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Witness in case of Mumia Abu-Jamal

Veronica Jones

Published Jan 15, 2010 10:25 PM

Veronica Jones

Veronica Jones, a witness during the 1982 trial and 1996 Post-Conviction Relief Act hearing for Mumia Abu-Jamal, died Dec. 8. Jones will be remembered as a heroic sister who stood up to Judge Albert Sabo in October 1996 and testified that she had been coerced by the Philadelphia police to lie about what she had seen.

Abu-Jamal, a progressive journalist and former member of the Black Panther Party, was framed in the fatal shooting of Philadelphia police officer Daniel Faulkner on Dec. 9, 1981. Jones, a young sex worker who was in the area when Faulkner was shot, told police that she had witnessed two men “jogging” away from the crime scene.

Between that time and Abu-Jamal’s 1982 trial, Jones was arrested and imprisoned, facing charges of robbery and assault. There in her cell she was visited by two detectives. Stressing that she faced 10 years in prison and the loss of her children if convicted, the police pressured Jones to finger Mumia. Afraid of losing her children, Jones didn’t actually finger Mumia, but did not report that she had seen two men running from the scene of the killing. Subsequently, Jones only received probation and was never imprisoned on the 1982 charges.

However, when asked by the defense at the 1982 trial if she had talked with police since making her first statement, Jones testified that police had visited her in jail and offered to let her and key prosecution witness Cynthia White, another sex worker, “work the area” in return for testimony that Abu-Jamal shot Faulkner.

When the district attorney denounced her testimony as “absolutely irrelevant” and asked Judge Sabo to block that line of questioning and strike Jones’ statement, Sabo happily complied.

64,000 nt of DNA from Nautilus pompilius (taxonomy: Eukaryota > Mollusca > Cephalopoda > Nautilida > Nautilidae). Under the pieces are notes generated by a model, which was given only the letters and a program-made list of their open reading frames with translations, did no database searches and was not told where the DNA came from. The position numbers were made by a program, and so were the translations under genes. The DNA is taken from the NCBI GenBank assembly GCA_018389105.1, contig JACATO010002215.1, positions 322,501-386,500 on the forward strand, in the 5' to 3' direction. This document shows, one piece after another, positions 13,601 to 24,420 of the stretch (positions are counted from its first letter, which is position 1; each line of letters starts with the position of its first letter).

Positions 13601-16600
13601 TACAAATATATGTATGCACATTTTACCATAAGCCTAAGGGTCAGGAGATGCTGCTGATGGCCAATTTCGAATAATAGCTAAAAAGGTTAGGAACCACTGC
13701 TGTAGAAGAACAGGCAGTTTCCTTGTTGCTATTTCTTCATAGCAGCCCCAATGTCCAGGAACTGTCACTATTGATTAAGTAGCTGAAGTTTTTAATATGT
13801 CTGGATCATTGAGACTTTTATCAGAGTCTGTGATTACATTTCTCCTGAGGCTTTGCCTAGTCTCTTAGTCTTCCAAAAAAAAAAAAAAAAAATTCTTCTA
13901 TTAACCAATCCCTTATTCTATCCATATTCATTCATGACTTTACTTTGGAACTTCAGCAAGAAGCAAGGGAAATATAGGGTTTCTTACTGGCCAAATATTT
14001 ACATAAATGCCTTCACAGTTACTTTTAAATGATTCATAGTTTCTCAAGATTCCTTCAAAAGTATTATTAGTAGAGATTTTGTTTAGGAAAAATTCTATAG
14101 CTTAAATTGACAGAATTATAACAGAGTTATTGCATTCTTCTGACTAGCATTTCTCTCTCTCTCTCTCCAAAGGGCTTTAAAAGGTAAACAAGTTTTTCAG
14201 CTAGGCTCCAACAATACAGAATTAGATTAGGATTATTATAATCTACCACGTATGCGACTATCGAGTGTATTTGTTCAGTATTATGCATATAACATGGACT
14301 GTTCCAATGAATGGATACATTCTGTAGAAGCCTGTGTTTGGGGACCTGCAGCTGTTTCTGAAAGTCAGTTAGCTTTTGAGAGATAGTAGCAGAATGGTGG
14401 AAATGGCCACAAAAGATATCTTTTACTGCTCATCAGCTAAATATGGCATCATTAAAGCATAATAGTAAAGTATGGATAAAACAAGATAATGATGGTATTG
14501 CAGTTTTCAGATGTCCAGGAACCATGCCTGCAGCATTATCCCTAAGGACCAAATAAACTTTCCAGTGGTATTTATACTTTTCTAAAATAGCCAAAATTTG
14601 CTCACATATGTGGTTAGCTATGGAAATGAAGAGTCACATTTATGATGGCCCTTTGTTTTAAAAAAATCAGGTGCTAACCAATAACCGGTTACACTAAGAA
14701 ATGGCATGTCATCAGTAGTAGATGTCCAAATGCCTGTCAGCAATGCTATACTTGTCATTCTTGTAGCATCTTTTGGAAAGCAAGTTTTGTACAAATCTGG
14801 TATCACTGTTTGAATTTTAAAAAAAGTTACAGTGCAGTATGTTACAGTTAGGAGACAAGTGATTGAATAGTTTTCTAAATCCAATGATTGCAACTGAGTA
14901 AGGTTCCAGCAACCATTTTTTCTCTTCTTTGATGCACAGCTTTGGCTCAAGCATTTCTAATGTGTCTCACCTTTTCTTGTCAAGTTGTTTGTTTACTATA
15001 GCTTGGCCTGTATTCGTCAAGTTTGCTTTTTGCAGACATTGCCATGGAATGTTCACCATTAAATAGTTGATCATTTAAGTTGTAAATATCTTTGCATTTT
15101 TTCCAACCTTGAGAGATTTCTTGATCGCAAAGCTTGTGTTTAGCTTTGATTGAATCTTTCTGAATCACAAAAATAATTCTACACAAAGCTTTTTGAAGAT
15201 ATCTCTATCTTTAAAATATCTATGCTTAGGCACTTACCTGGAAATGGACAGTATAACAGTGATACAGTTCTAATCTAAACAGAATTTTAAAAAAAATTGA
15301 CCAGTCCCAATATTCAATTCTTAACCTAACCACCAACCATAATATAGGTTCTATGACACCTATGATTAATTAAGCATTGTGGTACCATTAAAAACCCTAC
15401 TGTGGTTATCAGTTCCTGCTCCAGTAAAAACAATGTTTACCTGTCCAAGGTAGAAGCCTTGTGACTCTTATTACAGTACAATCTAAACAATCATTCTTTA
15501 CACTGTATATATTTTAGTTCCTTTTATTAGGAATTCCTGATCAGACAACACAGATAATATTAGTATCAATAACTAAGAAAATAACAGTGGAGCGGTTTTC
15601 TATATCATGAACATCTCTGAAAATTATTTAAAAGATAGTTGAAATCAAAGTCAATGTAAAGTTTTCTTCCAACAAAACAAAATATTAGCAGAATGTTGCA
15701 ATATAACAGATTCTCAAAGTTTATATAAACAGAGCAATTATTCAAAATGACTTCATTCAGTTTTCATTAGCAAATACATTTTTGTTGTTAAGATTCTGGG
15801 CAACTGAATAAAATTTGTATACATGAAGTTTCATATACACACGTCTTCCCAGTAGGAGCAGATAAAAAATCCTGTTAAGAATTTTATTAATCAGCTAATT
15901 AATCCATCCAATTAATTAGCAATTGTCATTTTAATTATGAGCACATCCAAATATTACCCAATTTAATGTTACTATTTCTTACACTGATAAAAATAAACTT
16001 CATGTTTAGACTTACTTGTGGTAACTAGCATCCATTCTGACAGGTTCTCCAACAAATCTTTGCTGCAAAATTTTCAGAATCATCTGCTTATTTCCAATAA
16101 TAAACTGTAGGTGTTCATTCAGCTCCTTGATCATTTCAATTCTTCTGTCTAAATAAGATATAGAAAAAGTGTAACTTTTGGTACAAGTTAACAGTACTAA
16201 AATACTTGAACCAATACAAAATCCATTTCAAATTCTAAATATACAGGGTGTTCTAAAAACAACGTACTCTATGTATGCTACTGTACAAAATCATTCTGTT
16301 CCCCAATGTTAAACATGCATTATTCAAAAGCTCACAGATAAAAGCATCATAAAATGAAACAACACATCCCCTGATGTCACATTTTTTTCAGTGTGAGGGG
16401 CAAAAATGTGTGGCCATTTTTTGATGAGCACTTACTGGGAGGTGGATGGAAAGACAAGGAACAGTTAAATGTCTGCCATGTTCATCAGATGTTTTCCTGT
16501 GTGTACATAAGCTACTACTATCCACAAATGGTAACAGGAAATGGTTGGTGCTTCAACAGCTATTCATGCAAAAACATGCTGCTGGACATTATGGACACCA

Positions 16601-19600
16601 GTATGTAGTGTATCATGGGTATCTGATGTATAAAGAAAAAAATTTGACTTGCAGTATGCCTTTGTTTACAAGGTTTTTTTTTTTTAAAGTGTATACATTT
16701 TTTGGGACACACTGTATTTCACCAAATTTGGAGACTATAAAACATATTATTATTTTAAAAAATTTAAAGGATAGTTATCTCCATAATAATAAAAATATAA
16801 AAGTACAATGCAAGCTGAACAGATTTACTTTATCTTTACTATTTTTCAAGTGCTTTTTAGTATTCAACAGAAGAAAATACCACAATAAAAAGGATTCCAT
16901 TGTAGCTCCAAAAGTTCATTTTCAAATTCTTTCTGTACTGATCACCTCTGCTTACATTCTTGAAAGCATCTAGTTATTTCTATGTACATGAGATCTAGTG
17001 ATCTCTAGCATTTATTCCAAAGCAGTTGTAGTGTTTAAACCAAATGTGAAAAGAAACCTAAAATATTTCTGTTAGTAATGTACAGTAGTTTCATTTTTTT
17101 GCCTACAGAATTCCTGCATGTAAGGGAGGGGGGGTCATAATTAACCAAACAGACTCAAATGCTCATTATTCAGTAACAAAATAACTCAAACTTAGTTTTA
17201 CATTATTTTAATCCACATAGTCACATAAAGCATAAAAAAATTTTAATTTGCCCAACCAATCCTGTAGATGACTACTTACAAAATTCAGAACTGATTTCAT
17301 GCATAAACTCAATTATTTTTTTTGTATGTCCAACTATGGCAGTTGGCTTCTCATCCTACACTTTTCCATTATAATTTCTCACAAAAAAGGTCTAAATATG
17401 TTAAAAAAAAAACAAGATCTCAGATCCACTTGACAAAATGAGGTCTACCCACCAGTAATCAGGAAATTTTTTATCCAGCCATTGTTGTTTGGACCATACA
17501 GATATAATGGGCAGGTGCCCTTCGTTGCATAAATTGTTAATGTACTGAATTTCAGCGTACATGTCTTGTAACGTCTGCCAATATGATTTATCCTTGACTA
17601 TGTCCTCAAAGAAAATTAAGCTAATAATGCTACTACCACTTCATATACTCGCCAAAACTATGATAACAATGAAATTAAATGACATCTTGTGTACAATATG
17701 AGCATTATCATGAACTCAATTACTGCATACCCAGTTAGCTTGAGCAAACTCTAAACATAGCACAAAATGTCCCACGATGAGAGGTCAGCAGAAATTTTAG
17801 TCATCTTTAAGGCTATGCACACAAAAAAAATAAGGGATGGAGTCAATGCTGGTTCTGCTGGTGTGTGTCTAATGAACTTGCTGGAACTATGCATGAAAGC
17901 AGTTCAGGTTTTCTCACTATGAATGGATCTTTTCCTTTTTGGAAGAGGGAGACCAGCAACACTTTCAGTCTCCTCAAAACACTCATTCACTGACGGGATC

The state’s efforts to silence Jones continued through Abu-Jamal’s PCRA hearing in October 1996, when she again took the stand, this time openly on Abu-Jamal’s behalf. As Jones stood to testify, Sabo immediately threatened her with five- to 10-years’ imprisonment if she admitted to having perjured herself in 1982. Jones refused to back down and testified about the police pressure to change her version of events.

During cross-examination, the district attorney announced that there was an outstanding arrest warrant for Jones on charges of writing a bad check, and that she would be arrested after concluding her testimony. With tears pouring down her face, Jones defiantly stated, “This is not going to change my testimony!”

In a letter to MSNBC’s Today Show in November 2007 — at the time the show’s hosts were set to interview attorney Michael Smerconish and Maureen Faulkner, spouse of Officer Daniel Faulkner, about their book “Murdered by Mumia” — Jones wrote: “If there were no merit or questions looming regarding Mr. Jamal’s innocence, then can someone please explain to me why so much effort was exerted to publicly try to discredit and humiliate me? Having me handcuffed and arrested while on the witness stand when I tried to come forward with the truth is one such example of the intimidation, threats and bullying I’ve endured since December 1981.”

Until her death, Jones continued to support efforts to win a new trial for Abu-Jamal and was a frequent speaker at rallies on his behalf. Longtime Black Power activist Herman Ferguson once described Jones as a real working-class heroine.

Suzanne Ross of the New York Free Mumia Abu-Jamal Coalition said of Jones: “She was a reminder of what people can rise to when provided with any support or encouragement. We loved Veronica, and will never forget her.”